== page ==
Deputy Prime Minister and member for Grayndler, Anthony Albanese, says a long-term Labor government is vital to secure what he regards as a proud record.
In an exclusive interview at his campaign launch last week, Mr Albanese told the Inner West Independent that Labor’s grand-narrative was about building for the future.
“This election is really important if we’re going to have the Better Schools Plan, if we’re going to have the NBN rolled out, if we’ve going to have DisabilityCare become a reality not just a trial, if we’re going to have action on climate change through an ongoing price on carbon through an emissions trading scheme,” he said.
“For those four reasons alone it’s important that Labor continue as a government. It took a long term Labor government to entrench Medicare, and to entrench long term reforms like superannuation which is now the envy of the world. You need those long term Labor governments, that’s why it’s so important.”
The seat of Grayndler has been Mr Albanese’s domain for 17 years. On August 21, some 300 true believers gathered at the Vic on the Park Hotel in Marrickville to ensure he clocks up a full 20.
It was his biggest campaign launch ever, he says – and with Mr Albanese on its tightest margin and Labor in one of its darkest hours, perhaps that’s fitting.
His re-election is not assured but seems likely now that he will receive Liberal Party preferences instead of the Greens’ candidate Hall Greenland. Those preferences brought Sam Byrne within 4.2 per cent of victory in 2010. But recent polling shows the Green vote going backwards.
Mr Albanese said he wants to continue in the job because “you can make a difference to people’s lives”.
Asked to nominate his three most important policy priorities for the local area, he mentioned the National Broadband Network rollout, the second airport, and social policies.
“That’s about childcare, the paid parental leave scheme, increased child care places, increased aged care places,” he said of the latter.
Mr Albanese has announced a second Sydney airport will be a priority for a re-elected Labor government. He said that it was vital to ensure the continuation of a curfew and flight cap at Kingsford-Smith – things which “have so upset the vested interests of Sydney Airport at the moment”.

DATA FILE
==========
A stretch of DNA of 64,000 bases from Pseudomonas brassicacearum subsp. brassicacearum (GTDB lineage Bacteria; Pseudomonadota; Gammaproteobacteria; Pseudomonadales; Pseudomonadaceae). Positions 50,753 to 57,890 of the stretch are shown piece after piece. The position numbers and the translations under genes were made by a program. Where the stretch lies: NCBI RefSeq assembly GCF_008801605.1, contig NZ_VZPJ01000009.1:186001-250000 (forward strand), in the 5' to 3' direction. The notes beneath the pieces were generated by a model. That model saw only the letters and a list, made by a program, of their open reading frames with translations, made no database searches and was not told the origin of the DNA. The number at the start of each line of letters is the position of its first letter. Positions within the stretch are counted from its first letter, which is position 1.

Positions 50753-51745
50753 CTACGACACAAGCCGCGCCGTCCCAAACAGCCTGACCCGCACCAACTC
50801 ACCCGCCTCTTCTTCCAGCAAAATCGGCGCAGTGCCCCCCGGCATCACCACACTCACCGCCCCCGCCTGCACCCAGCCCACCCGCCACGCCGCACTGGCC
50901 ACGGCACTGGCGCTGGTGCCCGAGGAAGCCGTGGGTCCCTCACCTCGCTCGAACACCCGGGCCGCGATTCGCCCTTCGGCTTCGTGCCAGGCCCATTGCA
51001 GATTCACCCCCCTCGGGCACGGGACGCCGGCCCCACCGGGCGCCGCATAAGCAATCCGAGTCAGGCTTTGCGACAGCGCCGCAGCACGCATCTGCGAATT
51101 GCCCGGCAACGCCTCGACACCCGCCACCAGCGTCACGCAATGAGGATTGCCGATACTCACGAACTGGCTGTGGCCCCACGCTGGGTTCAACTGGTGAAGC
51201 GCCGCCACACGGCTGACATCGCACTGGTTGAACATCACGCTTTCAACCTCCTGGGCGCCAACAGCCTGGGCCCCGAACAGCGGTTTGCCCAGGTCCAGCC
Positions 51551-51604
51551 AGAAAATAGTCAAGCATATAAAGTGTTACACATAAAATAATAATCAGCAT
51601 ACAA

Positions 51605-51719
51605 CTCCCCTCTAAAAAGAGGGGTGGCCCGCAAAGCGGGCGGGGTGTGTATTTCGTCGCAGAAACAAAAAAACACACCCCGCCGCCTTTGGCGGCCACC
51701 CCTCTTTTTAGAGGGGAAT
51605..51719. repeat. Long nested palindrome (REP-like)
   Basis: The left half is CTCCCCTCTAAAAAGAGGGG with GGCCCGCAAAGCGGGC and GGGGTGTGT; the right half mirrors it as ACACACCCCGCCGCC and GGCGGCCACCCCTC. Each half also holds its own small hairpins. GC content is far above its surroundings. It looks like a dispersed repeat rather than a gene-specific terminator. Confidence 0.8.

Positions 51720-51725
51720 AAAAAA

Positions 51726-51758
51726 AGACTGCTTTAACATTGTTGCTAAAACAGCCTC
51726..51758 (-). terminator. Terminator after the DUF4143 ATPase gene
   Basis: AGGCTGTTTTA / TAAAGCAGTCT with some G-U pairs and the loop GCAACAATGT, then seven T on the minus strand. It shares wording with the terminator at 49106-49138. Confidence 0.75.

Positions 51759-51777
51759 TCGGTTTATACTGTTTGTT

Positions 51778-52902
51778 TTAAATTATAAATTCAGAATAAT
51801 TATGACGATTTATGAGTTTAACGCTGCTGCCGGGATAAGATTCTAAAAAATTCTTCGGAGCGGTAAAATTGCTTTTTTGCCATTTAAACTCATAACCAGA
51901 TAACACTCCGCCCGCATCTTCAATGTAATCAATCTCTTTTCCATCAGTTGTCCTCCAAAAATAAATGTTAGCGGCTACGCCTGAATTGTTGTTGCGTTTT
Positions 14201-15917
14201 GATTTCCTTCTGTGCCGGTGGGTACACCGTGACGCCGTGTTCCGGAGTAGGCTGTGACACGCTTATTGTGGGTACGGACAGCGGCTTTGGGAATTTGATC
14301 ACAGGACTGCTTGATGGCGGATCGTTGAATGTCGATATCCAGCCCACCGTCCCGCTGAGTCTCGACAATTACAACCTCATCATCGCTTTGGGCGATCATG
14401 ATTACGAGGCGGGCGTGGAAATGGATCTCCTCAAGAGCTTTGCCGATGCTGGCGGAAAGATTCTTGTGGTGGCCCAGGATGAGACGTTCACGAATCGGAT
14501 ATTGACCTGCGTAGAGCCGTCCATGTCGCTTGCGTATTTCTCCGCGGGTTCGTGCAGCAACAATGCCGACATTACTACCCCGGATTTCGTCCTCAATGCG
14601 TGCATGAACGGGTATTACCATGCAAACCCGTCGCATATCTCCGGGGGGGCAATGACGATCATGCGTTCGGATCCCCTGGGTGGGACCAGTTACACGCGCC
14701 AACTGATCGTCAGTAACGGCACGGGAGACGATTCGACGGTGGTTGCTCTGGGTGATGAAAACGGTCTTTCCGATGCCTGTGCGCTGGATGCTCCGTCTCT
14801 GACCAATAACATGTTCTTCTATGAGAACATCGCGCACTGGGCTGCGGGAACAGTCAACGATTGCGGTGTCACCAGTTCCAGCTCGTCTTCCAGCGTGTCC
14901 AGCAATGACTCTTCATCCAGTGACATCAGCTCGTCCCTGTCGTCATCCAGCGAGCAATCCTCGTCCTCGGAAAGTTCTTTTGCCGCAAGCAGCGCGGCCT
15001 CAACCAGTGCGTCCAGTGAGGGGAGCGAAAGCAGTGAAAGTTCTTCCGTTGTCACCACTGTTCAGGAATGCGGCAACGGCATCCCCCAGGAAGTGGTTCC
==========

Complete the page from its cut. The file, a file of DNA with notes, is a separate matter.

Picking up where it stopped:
Mr Greenland wants Kingsford-Smith airport demolished and moved to the city’s outskirts, a plan Mr Albanese desxribes as “an absurd proposition”.
“He doesn’t’ want it moved to the west of Sydney, he opposes Badgerys Creek and Wilton as well,” Mr Albanese said. “You can’t have a city that’s a global city like Sydney without an airport. The problem with that proposition isn’t just that it’s impractical and not real, it’s that that attitude is what will entrench the single airport here, which will lead to pressure on the curfew and the cap.”
The Deputy PM, who is a leader within Labor’s left faction, also took issue with criticism from the Greens that he is failing to represent the progressive views of his electorate.
“If Hall Greenland thinks that I’m a conservative, then it shows how off the spectrum he is,” he said.
Mr Albanese feels modern Labor is “absolutely” compatible with environmentalism, but says you have to be part of a “broader movement” and “part of the mainstream”. He criticised the Greens as a party of protest rather than action.
“What the Greens do is wait for a decision to be made and then they can object to it. I’d rather be round the table when the decisions are made, as Deputy Prime Minister.”
He said the government had a strong record on environmental policies.
“We have introduced a price on carbon, we’ve introduced the world’s largest marine parks, we’ve resolved the conflict over Tasmanian forests – this term, in the last three years, we’ve done all of those things,” he said.
“If you’re a member of the Greens political party, you basically wait for a decision to be made and then you protest for or against. I’m about making a difference, and to be a part of that you have to be a part of the mainstream, and you’ve got to also acknowledge the economy as well as the environment.”
Mr Albanese denied he would be a leadership candidate in either government or opposition.
“I’m very happy to be Kevin Rudd’s deputy, it’s a great honour,” he said. “I don’t have leadership aspirations – I think a good deputy is someone who doesn’t want to be a leader.”
He said having a Deputy Prime Minister as a local member was a positive.
“On three occasions I’ve been acting PM and I’ve led the government from Marrickville on each of those three occasions.”